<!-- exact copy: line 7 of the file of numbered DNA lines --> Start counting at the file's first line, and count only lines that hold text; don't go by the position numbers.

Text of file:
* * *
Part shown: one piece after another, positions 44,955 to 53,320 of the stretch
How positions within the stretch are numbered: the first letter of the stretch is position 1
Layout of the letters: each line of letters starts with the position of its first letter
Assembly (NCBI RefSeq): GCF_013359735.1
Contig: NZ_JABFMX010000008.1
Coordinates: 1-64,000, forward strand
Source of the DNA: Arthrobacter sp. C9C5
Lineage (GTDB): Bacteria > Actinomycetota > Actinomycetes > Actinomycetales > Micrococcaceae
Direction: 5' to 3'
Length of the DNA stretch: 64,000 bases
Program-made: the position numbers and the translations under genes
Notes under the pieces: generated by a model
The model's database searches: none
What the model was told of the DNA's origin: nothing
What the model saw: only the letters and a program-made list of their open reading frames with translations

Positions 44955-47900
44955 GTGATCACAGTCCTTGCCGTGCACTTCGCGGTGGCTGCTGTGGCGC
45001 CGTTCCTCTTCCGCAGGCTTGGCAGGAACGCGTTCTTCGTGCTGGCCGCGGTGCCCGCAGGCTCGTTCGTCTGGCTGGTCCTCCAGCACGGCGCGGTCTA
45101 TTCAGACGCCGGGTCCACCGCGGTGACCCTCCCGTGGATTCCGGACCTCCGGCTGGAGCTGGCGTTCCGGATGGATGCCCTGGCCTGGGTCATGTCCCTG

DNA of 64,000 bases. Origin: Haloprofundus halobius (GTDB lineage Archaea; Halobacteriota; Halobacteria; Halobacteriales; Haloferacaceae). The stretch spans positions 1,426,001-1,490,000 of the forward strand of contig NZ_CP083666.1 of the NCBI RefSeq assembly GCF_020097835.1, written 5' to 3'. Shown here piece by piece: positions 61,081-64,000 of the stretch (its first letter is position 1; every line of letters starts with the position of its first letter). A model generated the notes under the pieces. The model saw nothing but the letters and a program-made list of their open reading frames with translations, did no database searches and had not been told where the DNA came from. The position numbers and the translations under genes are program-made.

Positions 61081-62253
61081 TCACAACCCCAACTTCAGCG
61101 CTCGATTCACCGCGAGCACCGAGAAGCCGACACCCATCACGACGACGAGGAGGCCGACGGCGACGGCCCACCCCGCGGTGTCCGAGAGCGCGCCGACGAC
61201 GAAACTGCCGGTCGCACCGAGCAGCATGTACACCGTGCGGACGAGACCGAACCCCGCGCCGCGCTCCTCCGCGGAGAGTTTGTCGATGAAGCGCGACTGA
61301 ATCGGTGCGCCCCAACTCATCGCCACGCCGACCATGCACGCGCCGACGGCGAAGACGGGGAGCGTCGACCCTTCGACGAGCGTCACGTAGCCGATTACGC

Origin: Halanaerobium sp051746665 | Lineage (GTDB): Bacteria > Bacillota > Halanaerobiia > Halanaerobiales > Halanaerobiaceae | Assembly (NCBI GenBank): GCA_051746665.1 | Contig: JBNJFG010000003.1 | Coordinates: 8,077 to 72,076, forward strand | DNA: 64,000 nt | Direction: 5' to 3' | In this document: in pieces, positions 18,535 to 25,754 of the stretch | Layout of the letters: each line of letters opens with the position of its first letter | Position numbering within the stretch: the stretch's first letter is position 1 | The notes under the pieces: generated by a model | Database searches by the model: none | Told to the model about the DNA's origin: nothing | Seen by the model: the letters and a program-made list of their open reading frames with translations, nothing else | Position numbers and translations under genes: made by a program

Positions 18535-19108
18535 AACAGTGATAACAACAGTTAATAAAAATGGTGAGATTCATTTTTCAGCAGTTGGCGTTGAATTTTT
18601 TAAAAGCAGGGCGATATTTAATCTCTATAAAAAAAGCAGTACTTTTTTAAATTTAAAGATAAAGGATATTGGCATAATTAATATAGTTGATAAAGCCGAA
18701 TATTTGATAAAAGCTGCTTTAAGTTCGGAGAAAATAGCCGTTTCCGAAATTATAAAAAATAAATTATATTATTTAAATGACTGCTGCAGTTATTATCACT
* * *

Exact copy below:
Source of the DNA: Arthrobacter sp. C9C5